This has been a long series of posts, but Con of the North is probably the most intensive few dozen hours of gaming that I do in a year, so I think it’s worthwhile.
This year’s lessons for game-running at cons:
- Stick to the number of players your scenario can handle. Make sure every player gets to do something important, and make sure every character can enable its player to do that something important.
- GM exposition at the beginning of the game shouldn’t take longer than 30 minutes for a 4-hour game, and hopefully much less. Use handouts, illustrations, abbreviated (or no) character generation, simplified game rules — whatever it takes to get the players making meaningful decisions as soon as possible.
- Make it clear what the scope of player and character agency is. Make sure the players’ expectations about the game — mechanics, genre, etc. — match yours as quickly and completely as possible.
- Give the PCs reasons to work together, because the players might not have one. Unless, of course, the game is about PC conflict. In either case, try to establish a social contract while you’re setting up expectations.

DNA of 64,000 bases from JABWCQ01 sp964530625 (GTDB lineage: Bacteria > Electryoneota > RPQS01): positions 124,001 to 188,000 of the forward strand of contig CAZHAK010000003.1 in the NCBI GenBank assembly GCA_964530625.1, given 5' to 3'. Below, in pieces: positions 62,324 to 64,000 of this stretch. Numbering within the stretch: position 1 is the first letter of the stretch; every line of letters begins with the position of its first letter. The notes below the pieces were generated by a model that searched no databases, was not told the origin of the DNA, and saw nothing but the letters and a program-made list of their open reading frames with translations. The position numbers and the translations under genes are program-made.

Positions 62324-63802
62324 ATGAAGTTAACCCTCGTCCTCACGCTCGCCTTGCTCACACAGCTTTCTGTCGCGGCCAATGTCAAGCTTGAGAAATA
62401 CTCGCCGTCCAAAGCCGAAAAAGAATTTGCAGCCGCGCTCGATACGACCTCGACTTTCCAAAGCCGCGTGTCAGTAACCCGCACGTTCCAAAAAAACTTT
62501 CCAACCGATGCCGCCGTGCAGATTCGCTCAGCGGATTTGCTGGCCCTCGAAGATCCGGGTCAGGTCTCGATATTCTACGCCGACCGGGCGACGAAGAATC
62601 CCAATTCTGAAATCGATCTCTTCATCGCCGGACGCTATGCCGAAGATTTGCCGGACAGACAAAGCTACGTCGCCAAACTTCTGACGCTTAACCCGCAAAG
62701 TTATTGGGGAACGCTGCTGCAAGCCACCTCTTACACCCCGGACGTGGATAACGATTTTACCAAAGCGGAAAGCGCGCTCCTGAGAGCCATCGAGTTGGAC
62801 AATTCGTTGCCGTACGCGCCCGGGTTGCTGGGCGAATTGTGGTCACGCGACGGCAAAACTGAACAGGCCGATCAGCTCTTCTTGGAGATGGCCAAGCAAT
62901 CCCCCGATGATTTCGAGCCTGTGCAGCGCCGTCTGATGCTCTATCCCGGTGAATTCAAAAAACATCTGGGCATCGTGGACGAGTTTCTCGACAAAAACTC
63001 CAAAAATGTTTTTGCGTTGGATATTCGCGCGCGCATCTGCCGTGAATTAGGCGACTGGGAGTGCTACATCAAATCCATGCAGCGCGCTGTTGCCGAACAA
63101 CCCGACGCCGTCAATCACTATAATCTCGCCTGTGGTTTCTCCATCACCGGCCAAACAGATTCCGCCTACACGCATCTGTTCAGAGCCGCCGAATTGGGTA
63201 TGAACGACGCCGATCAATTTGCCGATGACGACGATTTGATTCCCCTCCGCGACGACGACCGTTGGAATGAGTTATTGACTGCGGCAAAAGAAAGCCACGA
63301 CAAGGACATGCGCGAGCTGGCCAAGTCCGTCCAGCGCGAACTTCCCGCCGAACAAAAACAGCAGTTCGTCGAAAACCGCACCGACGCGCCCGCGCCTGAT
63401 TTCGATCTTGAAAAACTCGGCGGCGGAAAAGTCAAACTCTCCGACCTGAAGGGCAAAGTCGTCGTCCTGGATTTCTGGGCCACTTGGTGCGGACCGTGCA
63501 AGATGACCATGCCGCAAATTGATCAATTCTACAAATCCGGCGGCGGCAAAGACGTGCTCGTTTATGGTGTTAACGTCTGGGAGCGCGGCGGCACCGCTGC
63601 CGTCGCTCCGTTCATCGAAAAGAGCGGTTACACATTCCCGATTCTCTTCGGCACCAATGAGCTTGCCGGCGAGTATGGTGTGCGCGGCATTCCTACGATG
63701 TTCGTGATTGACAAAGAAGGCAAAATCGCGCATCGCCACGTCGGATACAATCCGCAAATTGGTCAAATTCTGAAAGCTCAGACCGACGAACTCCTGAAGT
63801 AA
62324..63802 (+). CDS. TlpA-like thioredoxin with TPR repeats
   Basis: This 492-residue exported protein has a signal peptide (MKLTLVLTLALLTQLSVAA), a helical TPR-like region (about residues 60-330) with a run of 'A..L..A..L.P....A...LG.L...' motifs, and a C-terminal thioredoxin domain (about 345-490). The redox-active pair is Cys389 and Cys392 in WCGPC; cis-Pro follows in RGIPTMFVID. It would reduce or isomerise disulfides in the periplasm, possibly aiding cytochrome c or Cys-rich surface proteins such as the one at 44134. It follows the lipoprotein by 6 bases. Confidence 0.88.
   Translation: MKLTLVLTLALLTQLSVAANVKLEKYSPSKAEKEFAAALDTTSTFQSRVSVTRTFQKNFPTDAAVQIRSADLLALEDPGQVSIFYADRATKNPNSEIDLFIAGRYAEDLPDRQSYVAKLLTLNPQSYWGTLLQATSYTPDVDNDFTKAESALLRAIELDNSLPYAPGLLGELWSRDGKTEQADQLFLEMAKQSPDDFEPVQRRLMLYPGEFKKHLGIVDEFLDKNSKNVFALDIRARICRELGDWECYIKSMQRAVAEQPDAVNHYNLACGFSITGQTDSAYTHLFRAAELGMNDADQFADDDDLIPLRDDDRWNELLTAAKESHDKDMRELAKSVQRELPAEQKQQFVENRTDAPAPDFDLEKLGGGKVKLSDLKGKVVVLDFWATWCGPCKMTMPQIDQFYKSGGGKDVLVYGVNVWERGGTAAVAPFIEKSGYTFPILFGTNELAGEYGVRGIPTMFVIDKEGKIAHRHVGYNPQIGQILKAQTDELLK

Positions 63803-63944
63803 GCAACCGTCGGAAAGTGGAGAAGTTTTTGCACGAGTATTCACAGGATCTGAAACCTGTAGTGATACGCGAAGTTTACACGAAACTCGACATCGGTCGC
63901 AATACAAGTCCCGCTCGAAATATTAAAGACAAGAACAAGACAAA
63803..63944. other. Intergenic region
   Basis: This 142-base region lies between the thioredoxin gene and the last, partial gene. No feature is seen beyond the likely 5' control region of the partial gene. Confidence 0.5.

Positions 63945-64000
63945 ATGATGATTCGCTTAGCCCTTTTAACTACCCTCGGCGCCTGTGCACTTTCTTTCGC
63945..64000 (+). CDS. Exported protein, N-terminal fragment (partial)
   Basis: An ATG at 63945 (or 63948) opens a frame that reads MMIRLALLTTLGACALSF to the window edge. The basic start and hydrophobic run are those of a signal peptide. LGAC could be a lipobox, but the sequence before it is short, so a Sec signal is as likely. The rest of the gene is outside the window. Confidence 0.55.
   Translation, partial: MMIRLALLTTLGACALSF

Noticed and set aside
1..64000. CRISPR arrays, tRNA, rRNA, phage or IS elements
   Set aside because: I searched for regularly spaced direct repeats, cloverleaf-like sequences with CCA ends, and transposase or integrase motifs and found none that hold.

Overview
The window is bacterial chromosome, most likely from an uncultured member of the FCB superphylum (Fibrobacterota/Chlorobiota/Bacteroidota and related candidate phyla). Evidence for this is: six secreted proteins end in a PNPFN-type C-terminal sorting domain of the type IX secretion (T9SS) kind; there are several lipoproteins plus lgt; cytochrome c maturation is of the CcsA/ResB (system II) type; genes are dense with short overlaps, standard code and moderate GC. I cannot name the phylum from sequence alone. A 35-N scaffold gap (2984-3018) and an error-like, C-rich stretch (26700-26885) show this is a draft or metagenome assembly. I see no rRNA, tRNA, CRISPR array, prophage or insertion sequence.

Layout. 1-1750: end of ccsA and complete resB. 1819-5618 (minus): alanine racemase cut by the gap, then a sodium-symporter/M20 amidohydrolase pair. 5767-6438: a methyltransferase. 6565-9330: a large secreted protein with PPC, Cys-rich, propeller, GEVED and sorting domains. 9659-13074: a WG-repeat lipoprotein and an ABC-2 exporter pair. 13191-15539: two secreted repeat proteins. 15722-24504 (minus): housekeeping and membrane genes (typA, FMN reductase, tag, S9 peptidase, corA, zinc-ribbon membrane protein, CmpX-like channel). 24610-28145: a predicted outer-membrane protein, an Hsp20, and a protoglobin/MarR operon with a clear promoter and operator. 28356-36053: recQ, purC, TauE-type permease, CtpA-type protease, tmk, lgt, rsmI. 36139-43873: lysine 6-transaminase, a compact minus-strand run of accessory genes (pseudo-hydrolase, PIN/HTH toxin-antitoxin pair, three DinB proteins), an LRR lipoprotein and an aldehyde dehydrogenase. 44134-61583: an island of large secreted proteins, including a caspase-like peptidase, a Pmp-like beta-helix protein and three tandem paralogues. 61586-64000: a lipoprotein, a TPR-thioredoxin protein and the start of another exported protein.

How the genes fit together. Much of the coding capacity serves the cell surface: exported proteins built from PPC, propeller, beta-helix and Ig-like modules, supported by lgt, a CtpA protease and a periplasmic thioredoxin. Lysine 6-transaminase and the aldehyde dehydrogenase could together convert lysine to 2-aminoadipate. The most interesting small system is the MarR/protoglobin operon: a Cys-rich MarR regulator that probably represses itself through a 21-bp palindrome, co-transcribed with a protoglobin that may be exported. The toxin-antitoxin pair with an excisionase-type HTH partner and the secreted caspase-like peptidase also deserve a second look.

- As always, worldbuilding ain’t bad. But expositing at players needlessly — especially when there are time pressures — shouldn’t happen. Don’t detail what the players don’t need.
- Streamline wherever possible. Cut out the fat. Don’t allow for needless errands, pointless side-quests or excessive planning, unless your session allow a lot of time for that sort of thing.
- Try to end slightly before your session is scheduled to end. Allow a true wrap-up, and give the players a chance to describe their characters’ epilogues.
These are lessons I’ve learned before, but several of them were brought home to me in particularly clear fashion this year, sometimes due to bad examples, but quite often due to really good examples of how it’s done.
I had a wonderful time overall. No blizzard, no truly lackluster games — and a few amazingly wonderful ones. Con of the North continues to grow from strength to strength, and when it’s in a newer, bigger hotel next year, the few problems it’s been having (stinky rooms, insufficient garbage collection, horrific parking) will presumably be behind it. I’m already starting to concoct my games for next year.